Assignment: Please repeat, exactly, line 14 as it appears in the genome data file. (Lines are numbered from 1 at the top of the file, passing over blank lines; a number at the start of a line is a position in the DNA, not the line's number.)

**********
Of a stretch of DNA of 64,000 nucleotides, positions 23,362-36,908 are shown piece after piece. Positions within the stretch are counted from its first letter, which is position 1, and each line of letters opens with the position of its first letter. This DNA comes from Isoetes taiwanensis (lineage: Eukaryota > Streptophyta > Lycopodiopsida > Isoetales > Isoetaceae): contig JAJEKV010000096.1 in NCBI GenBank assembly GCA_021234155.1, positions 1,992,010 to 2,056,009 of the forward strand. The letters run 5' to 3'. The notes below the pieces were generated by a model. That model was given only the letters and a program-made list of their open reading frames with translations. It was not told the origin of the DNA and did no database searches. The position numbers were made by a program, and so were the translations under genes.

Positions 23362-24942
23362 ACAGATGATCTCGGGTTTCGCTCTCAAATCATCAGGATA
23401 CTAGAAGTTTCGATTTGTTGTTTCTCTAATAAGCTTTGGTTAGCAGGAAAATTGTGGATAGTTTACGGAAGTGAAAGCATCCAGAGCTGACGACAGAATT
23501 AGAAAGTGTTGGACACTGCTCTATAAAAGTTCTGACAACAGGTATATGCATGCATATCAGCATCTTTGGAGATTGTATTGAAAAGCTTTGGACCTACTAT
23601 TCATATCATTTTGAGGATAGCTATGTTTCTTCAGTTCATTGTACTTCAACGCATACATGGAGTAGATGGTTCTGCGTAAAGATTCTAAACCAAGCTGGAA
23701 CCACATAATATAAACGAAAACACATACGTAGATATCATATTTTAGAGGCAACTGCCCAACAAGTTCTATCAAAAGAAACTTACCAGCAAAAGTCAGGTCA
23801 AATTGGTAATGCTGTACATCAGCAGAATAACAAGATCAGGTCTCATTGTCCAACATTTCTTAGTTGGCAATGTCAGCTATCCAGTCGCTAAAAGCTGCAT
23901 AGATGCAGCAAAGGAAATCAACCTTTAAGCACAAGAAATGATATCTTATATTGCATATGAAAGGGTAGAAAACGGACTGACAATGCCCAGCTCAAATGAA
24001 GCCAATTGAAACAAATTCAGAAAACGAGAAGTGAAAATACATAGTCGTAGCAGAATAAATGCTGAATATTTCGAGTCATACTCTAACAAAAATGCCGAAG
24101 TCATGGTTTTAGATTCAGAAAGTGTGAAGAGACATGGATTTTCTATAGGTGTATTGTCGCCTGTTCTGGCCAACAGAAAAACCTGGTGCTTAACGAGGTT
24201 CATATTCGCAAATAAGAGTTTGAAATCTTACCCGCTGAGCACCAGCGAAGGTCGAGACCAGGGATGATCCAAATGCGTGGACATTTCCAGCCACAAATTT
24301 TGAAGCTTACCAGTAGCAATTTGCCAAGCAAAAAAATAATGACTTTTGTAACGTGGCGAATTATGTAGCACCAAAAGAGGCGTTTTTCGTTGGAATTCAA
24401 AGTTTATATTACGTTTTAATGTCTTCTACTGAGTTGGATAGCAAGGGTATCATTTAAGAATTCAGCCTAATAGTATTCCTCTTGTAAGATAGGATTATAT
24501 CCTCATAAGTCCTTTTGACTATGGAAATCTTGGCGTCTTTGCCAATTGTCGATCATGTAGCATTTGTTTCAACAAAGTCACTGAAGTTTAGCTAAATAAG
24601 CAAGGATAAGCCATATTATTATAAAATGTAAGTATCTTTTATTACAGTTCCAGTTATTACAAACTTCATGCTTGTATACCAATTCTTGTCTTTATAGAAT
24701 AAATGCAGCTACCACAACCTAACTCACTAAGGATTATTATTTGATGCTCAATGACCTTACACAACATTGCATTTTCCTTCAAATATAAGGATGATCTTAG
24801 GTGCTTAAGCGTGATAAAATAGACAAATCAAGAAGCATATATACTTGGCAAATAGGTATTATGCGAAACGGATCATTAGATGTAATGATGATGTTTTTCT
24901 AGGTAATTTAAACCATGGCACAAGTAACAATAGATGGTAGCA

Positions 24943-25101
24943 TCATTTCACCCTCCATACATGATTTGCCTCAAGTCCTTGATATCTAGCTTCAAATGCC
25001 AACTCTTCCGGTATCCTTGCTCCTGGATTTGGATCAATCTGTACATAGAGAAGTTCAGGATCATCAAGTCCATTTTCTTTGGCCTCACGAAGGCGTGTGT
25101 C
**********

24401 AGTTTATATTACGTTTTAATGTCTTCTACTGAGTTGGATAGCAAGGGTATCATTTAAGAATTCAGCCTAATAGTATTCCTCTTGTAAGATAGGATTATAT